Review - Samurai Jack: Lost Worlds #1 (@IDWPublishing)

"He always comes back."

Samurai Jack travels through time and space, partly because he's sort of banished but also out of a sense of duty. It's the latter that carries the action in Samurai Jack: Lost Worlds #1 from IDW Publishing. The issue is written by Paul Allor, illustrated by Adam Bryce Thomas and lettered by Christa Miesner and Robbie Robbins.

Under the leadership of the benevolent Samurai Jack, society has prospered-everything is in line with his philosophies, his storied stoicism, and of course his hair. Of course, this is all news to Jack who doesn't much care for this impostor using his name. But which one is the real Samurai Jack?

Allor knows that honor and duty are the two core characteristics that make Jack tick and he allows Jack to display them in spades in the issue. The approach is rather intriguing as Allor pitches it as an almost existential crisis of sorts as Samurai Jack is coming to grips with hie legacy, both literally and figuratively. The issue crescendos extremely quickly and--because much of the issue is spent focused on Jack battling himself--there's very little time to deal with the emotional fallout. Allor cruises through the first 3/4 of the issue without focusing on the seemingly requisite moral awakening that Samurai Jack as a character often finds himself experiencing. And the issue also feels more like a one-shot as opposed to the start of a miniseries as Allor doesn't really set anything else up other than Jack traveling some more.

Thomas does a marvelous job with the illustrations. Samurai Jack has always been the embodiment of sharp angles and Thomas adheres to that dogma beautifully, crafting panels that feel as if they're pulled straight from the animated series. It would be easy for the reader to lose track of what's happening when two identical characters are pitted against one another, but Thomas does a great job of keeping things clean and consistent so as not to sow unnecessary confusion. What's probably the most emphatic about Thomas' illustrations is how he handles the combat between the two fighters; there's a beautiful rigidity in the linework that somehow affords the characters fluid motion. The book is bold and colorful as well, allowing the stark white of Samurai Jack's gui to stand out against the villagers.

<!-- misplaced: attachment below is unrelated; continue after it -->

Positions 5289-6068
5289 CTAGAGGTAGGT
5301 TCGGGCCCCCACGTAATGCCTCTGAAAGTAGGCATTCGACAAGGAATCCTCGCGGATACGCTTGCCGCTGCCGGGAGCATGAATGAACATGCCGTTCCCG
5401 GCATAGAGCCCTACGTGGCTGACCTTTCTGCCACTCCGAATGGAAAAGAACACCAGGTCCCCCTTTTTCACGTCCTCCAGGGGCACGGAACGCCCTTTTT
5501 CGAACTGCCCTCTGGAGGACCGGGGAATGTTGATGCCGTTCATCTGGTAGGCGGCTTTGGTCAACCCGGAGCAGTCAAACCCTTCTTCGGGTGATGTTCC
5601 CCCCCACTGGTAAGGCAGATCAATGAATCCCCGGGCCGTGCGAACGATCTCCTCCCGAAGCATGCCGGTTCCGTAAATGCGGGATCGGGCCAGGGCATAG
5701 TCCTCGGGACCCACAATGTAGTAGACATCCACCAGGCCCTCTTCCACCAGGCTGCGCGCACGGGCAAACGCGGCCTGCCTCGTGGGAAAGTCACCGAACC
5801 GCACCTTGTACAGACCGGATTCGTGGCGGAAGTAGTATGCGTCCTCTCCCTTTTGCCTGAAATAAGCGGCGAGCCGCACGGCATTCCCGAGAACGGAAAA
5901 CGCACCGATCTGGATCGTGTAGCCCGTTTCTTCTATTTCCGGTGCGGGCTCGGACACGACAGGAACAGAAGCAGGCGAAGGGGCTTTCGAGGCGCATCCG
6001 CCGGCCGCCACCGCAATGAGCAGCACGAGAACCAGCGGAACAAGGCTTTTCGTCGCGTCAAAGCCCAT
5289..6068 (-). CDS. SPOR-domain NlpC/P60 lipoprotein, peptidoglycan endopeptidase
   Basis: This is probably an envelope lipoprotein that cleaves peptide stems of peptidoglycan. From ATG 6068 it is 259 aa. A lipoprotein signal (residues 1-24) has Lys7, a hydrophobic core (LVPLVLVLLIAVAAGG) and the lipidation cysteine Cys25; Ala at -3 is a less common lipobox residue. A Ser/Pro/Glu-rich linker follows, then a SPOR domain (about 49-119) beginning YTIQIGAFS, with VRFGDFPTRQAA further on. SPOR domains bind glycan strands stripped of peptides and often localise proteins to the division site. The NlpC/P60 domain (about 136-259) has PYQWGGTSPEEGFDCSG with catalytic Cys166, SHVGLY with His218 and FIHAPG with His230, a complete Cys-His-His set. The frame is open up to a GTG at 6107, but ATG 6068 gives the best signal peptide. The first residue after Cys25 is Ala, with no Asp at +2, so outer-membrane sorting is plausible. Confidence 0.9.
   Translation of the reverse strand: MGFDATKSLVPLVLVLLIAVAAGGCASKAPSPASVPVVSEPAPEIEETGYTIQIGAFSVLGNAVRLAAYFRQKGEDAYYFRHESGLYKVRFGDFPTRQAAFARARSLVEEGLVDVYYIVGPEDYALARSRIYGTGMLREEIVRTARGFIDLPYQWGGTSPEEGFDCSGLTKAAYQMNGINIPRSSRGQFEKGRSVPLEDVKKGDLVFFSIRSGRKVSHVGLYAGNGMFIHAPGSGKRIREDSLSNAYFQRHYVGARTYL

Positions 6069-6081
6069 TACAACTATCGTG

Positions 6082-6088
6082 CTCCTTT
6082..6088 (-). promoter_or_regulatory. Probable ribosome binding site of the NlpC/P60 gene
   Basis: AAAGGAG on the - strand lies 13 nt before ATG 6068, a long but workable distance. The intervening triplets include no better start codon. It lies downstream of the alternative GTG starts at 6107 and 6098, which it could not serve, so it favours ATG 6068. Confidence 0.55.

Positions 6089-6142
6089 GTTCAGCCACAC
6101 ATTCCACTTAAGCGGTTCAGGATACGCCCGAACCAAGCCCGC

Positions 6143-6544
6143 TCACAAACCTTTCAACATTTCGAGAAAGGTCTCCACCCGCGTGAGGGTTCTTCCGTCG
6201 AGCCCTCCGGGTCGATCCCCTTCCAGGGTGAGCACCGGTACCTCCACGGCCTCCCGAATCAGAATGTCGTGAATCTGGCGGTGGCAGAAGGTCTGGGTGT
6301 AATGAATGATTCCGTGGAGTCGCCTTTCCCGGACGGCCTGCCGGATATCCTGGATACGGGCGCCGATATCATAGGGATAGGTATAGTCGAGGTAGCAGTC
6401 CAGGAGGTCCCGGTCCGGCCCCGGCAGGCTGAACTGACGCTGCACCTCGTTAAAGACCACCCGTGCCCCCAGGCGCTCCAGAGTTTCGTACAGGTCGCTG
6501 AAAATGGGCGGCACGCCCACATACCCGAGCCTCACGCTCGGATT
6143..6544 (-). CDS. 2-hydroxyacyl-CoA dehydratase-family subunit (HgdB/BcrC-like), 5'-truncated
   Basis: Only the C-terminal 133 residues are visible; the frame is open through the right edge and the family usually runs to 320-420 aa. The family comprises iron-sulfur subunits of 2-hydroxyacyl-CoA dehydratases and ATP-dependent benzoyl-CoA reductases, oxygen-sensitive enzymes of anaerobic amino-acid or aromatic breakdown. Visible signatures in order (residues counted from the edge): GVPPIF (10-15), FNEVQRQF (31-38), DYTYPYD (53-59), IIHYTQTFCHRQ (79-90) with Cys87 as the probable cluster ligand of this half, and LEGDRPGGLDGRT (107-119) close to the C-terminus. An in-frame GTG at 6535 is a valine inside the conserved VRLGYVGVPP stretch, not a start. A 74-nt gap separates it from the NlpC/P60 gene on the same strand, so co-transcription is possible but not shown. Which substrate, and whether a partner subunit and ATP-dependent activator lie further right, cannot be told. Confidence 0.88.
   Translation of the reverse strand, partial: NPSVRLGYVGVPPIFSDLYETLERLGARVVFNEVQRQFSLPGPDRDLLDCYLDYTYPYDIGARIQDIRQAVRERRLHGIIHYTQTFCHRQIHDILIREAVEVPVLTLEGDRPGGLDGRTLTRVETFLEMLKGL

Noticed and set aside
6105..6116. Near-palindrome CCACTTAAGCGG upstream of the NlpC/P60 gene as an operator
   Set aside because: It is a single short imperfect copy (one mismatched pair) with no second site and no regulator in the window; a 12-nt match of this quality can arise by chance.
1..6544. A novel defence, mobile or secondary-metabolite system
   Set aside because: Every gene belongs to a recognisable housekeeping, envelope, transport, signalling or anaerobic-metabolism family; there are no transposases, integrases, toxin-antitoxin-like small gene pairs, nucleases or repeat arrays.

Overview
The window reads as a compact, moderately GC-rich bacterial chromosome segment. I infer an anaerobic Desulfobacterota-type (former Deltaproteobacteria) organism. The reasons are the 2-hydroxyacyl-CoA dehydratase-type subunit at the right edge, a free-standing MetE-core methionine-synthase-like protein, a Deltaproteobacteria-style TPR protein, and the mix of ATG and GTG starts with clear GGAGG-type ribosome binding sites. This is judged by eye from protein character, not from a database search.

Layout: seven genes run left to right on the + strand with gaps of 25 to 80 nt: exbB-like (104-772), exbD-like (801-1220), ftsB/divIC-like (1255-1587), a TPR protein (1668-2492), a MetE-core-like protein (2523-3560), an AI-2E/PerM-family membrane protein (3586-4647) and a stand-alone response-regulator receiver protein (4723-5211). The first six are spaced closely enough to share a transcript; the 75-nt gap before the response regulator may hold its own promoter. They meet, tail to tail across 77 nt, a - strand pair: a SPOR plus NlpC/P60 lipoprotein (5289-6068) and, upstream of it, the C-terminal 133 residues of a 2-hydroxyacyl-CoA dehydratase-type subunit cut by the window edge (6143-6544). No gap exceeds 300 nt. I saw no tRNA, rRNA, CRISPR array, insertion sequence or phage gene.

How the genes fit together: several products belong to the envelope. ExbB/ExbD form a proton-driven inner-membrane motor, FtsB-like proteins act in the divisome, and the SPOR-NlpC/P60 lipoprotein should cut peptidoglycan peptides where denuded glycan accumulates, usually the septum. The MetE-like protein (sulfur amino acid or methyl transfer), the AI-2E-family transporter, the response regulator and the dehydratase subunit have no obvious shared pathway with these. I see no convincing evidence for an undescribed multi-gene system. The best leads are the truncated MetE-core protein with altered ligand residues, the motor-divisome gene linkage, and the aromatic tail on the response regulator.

Samurai Jack: Lost Worlds #1 feels very much like a book in the Samurai Jack universe, even boasting two Jacks to contend with. The real Samurai Jack is on yet another journey to help where necessary while also seeking to find himself. Allor's script is extremely fast-paced and does a great job of getting to the core of Jack's personality. Thomas' illustrations are simply gorgeous and make a strong impression on the reader, mainly in how he handles the combat between the two. Samurai Jack: Lost Worlds #1 is an issue that reads like a one-shot and is quite entertaining; hopefully the remainder of the series feels just as good.

Samurai Jack: Lost Worlds #1 is available now.